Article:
About Coconino County

About Coconino County

Encompassing 18,661 square miles, Coconino County, Arizona, is the second largest county in the U.S. but one of the least populated. Our county includes Grand Canyon National Park, the Navajo, Havasupai, Hualapai and Hopi Indian Reservations, and the largest contiguous ponderosa pine forest in the world. Elevations range from 2,000 feet above sea level along the Colorado River to 12,633 feet at the summit of Mt. Humphreys in Flagstaff.

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Woods Canyon Rescue

I had no time to get nervous. Art, our acting coordinator tonight in Sergeant D's absence, pointed at me and said, "You and Mike get your stuff together, and Ranger will take you in." For a second, my mouth dropped open—my first helicopter ride!—but I snapped it shut and went to get my gear in order.

Tonight's mission is a search for an overdue hiker in the Woods Canyon area near Sedona. This same now-31-year-old man was short-hauled six years ago by two of the volunteers on tonight's mission, both retired helicopter pilots. They tell us that the subject, Andrew, is missing part of his skull as a result of that past climbing accident. We're hoping he didn't fall sometime today and hit that vulnerable part of his head.

Andrew was supposed to have gone on a day hike, but night came and he hadn't returned. Soon after his girlfriend reported him missing, Andrew's vehicle was located here where SAR personnel have now convened to begin the search.

Tonight's search could have been a long one with so much area to cover. We first would have looked for tracks beginning from Andrew's vehicle and gone from there. But, luckily, Ranger, the DPS helicopter, was able to locate the victim. At first, the pilot radioed that he could see nothing but thick brush, but then Art suggested he fly along the rim. And, moments later, we heard the crew had spotted the subject down in the canyon. His condition, however, could not be determined, nor could the pilot or crew member tell if there would be a way to get to Andrew without technical skill and equipment. So, in the interest of time, Art has chosen me and Michael, an experienced canyoneer, to be flown in, closer to the rim, to see if we can determine Andrew's condition and a possible route to his location.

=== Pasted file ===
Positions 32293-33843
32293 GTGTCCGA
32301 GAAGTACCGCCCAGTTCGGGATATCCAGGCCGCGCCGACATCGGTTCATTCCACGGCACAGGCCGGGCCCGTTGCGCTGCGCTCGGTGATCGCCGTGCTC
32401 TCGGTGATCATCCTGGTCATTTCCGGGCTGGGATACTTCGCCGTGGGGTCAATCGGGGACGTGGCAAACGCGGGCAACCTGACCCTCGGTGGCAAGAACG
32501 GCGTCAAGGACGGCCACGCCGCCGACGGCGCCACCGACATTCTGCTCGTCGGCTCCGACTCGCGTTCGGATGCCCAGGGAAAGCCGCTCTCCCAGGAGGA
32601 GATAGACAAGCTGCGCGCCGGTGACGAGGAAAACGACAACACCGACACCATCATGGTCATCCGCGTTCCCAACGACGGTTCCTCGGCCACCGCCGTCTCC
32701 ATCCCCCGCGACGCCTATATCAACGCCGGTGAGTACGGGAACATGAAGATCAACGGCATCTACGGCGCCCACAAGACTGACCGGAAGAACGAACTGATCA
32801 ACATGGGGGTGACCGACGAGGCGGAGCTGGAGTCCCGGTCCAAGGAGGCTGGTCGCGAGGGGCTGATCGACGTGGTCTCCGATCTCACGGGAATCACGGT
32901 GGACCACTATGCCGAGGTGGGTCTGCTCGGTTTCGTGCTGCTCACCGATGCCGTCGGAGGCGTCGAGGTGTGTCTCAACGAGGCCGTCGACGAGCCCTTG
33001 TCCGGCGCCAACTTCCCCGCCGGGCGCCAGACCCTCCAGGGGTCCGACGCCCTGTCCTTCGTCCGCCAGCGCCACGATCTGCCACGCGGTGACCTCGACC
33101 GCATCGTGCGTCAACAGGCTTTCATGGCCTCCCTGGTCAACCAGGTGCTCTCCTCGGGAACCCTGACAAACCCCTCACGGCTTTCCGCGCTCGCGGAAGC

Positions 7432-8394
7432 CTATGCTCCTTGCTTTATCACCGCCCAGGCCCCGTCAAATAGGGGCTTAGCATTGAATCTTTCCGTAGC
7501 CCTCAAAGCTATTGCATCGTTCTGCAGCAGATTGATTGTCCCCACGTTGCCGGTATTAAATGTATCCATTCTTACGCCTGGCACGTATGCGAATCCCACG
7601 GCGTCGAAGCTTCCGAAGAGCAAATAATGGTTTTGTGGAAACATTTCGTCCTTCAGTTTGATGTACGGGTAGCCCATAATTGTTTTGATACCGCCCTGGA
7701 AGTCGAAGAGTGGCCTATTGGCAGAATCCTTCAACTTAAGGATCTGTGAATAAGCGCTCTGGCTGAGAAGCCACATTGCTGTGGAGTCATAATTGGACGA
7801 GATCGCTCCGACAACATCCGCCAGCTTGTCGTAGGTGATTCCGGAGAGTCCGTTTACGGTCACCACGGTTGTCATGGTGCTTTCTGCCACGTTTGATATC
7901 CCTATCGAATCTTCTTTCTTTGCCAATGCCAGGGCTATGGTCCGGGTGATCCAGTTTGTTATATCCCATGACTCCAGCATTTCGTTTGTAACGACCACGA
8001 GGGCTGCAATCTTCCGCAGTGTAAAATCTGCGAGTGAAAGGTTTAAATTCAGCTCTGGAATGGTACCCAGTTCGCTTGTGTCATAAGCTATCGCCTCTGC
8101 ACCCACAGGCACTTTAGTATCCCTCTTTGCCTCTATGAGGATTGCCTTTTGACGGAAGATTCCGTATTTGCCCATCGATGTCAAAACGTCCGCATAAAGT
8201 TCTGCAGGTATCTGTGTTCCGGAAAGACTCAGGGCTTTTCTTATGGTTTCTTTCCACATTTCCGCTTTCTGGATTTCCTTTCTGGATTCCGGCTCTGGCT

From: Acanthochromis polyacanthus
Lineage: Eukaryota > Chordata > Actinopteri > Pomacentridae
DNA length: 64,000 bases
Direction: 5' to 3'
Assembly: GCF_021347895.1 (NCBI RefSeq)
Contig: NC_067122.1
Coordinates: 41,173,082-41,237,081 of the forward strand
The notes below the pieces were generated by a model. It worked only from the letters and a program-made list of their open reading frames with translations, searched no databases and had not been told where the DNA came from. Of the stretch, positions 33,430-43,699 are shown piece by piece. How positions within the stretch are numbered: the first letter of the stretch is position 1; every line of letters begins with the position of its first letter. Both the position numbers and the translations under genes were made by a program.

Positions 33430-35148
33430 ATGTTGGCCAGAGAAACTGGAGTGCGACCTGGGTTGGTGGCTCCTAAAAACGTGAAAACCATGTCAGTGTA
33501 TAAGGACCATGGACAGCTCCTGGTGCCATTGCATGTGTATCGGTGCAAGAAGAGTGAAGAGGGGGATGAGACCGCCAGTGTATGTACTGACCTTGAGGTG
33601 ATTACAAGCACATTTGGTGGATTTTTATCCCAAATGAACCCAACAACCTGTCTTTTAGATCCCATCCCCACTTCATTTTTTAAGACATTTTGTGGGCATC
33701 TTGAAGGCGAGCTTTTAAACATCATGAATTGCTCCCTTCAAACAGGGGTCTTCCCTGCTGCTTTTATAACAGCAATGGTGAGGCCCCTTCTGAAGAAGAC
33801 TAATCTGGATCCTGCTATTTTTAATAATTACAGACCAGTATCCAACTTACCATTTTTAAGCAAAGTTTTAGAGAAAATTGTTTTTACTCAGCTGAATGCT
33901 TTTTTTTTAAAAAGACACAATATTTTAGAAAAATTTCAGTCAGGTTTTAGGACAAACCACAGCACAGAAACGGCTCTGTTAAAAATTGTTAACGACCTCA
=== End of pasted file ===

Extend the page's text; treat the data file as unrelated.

Next thing I know, I'm being led to the waiting helicopter by the crew member. He didn't have tell ME twice to stay low! I once saw an episode of ER, where a surgeon got his arm lopped off by a rotor, and it sure was graphic. So I'd have crawled on my belly if he'd let me. But all in one piece and with my pride intact, I'm loaded into the helicopter, my backpack handed in to me, and told to buckle up and put the headset on. That last instruction keeps me busy for most of the flight, and I never am able to get the thing snug on my head or the microphone in the proper position in front of my mouth.

It's an odd sensation, flying in a helicopter at night, not being able to see much of anything until we're close to the ground again and the spotlights illuminate the treetops. The flight is smooth, but just feet from the ground, we start to wobble as if the pilot has to fight to land. I'm not sure why that is, but we soon touch down, Mike and I shed our headsets and seat belts, grab our packs, and are physically whisked away from the chopper. The crew member quickly gives us directions on how to get to the rim above the victim's location, then Mike and I stay low until the noisy metal bird takes off and we can stand upright and put our packs on.